Dirk ties the plane down, drives stakes into the time-packed gravel outwash as if setting up a tent. The wind lifts the wings of the little plane and rocks it, thus buckled, so that it seems it is straining to lift off again. Dirk is professional, nonplussed, as if seeing a polar bear up in the mountains, instead of down in the plains, is, though unusual, an ordinary occurrence. As if chasing after the bear on foot is normal. 

We do not catch up with the migrating, or wandering, polar bear. He's had a half hour and a mile head start. His (or her) stride outpaces ours with every step. He and his kind may be disappearing from the earth, but he is leaving us behind. We do not see him again.

I love the airplane culture of the Alaska bush, and am not unaware of the dark irony of using a plane or a car in order to celebrate the far north. Landing on gravel bars from which sometimes protrude the tips of mastodon trunks, and the stone or carved-wood points of awls and spears. The tinkling spray and clatter of sun glinting on beach sand and gem shards, prop-washed upon our landing. The plane bouncing, skittering like dice rolled hard. 

We fly over the conflict zone, a much-contested, 1.5-million-acre section of land known, unimaginatively, as the 1002. That's government-speak, all these decades later, for the crypt of tundra beneath which oil is believed to lurk. It's an obvious misnomer, that geometrical, straight-line, mechanical signature of mankind in a landscape that is curved, sinuous, organic, unmanipulated, seething with life, and doing so very fine without us. Doing better than fine. 

I do not want the drilling to proceed here. I want the oil to stay beneath the snow forever.

Snow geese graze below us like, well, a field of snow, there are so many of them. As we pass over, some of them—a few at first and then a lot—stir and scatter, the white block of them kaleidoscoping into a mosaic of autumn, blood-red and butter-gold tundra, and the soft brown of melting earth. The white fragments of their flock disperse in mesmerizing, swirling currents, all directions at once—like an ice floe falling apart, I think, except that after we are gone, they will reassemble.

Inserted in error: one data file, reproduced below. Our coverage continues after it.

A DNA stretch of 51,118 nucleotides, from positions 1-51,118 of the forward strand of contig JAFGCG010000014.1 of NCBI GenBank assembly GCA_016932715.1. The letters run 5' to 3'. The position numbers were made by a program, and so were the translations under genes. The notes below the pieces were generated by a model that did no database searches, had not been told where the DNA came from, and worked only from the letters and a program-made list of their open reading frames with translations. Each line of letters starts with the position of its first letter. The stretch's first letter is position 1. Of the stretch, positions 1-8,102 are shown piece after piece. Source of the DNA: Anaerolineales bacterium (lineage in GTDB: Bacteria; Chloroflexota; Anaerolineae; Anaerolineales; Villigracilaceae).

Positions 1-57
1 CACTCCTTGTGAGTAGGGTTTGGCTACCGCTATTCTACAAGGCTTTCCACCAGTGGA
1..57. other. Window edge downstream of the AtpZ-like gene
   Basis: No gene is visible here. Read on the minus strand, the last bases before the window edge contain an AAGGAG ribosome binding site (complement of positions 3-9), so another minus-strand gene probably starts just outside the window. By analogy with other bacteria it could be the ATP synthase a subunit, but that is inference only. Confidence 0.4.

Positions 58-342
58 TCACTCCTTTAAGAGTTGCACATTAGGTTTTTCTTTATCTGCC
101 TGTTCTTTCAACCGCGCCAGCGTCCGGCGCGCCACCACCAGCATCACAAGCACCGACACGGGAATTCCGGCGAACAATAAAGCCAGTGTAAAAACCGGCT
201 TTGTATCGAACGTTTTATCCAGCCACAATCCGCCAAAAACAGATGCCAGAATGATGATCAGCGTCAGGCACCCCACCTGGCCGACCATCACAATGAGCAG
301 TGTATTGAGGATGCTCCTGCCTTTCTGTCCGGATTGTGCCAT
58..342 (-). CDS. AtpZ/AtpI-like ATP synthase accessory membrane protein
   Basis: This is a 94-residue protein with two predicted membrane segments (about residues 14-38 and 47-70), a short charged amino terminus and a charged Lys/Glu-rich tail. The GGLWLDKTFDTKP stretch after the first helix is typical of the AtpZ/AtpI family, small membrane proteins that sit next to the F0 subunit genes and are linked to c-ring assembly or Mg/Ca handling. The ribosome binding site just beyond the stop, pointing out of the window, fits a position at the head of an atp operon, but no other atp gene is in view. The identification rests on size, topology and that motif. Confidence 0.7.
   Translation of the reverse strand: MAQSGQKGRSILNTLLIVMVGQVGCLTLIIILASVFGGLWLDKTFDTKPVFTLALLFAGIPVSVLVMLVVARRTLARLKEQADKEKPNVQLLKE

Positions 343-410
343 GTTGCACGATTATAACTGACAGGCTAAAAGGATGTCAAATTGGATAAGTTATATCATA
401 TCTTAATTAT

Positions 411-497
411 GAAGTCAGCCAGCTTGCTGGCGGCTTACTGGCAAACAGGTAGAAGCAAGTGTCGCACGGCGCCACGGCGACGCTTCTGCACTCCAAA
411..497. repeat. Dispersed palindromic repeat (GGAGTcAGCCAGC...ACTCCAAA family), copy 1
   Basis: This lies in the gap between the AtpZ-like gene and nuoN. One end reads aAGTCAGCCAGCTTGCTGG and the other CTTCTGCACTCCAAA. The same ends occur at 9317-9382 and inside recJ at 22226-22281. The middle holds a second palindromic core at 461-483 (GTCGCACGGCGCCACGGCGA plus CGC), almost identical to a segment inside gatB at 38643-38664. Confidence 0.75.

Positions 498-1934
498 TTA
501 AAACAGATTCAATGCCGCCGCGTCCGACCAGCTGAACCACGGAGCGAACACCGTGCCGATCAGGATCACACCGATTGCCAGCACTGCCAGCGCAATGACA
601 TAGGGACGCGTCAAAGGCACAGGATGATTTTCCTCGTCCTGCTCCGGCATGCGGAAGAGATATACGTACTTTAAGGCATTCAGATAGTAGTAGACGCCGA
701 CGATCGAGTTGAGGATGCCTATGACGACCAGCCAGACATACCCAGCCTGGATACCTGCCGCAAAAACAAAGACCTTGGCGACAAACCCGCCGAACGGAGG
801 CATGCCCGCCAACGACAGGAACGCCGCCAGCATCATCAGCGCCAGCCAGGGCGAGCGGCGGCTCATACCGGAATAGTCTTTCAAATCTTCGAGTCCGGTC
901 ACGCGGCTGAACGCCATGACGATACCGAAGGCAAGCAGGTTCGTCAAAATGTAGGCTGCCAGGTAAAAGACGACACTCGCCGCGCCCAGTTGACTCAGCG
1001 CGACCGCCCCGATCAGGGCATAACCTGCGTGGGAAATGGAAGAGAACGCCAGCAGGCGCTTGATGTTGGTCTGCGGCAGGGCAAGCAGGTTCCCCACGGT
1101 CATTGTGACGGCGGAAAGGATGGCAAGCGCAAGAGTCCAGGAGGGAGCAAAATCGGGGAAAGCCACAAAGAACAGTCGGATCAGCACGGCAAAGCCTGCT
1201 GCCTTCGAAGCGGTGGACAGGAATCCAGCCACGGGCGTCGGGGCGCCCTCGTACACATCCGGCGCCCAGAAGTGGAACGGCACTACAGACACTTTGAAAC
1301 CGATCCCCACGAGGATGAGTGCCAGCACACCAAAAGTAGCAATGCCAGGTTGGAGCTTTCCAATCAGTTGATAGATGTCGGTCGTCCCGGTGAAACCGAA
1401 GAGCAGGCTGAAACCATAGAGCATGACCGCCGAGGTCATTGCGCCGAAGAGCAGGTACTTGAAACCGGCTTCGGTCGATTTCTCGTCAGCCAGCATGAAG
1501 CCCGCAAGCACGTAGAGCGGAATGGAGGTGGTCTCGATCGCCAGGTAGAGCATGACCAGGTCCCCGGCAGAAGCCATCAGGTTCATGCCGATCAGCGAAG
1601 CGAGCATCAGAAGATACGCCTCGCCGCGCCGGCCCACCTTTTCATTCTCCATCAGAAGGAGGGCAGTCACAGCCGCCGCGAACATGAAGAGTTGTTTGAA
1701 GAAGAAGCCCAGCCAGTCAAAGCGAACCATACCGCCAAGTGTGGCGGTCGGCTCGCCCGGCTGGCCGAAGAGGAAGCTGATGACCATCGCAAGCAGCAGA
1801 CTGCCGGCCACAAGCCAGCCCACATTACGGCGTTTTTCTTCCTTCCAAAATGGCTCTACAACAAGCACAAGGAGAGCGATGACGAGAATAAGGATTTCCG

And in the curious way of our species, I try not to look at it, the blurring ghost of the 1002's artificial line—the signature of old politicians who are dust and bones now—and instead look past it, pretending not to see it, focusing on the beauty, not the wound. Not the mistake.



The Iñupiat residents of Kaktovik, Alaska, butchering one of the four whales they are permitted to take each year.

After waiting one's life to see it, of course one should discover that the Arctic Ocean is guarded at its gates by a white bear. Just as there should be a place in our minds where time and events move differently, and where old rules and routines fall away—a place of vibrant imagination—so, too, must there be a physical correlative somewhere in this world, even if only at the top of the world. The alternative, I think, would be too lonely to withstand. 

The flight over the last remaining tundra almost goes too fast—another 15 minutes? We spy a grizzly galloping through willows in the flat mosaic of vegetation—from the sky, the subtle wrinkles of old river channels vanish, as if here the land is ironed smooth by the severity of time—and already, we've reached the place we're bound for. It's as if the world and its distances are suddenly getting smaller up here; the ocean is ahead of us before I know it. Is this what the end of life is like, I wonder? 

It does not feel like the end. It is the top of things, the top of the world, but it does not yet feel like the end. 

The water's bluer than I had imagined. I had been envisioning slate-gray waters so cold that they would be entirely void of color. But on this day in early September, the cloudless blue sky is reflected in the Beaufort Sea to present a surprisingly placid deep blue, a great and tranquil beauty. 

I try to imagine these waters stippled to the horizon with drilling rigs—the last place in the world where we have not yet pierced and paved and torn and sucked—but that is the future, and right now, here in this moment, there is only beauty. 

"Look," Dirk says, angling the plane's wings—we're coming in on the tiny village of Kaktovik. Out here, in all this space, the settlement looks like a child's sandbox play area. Only that, and then everything else, the great world beyond, the great world surrounding the one hammered-together, storm-tossed little village. 

"They've already got a whale," Dirk says. 

We're flying low, coming in for a landing—low enough and slow enough, it seems, that we could parachute safely with nothing more than bedsheets gripped in our hands, ballooning upward—and again the scene appears to be as right and natural as it is surreal and never-known. This is not metaphorical beauty. More than any place I've ever been, this is the abstraction, beauty, made physical.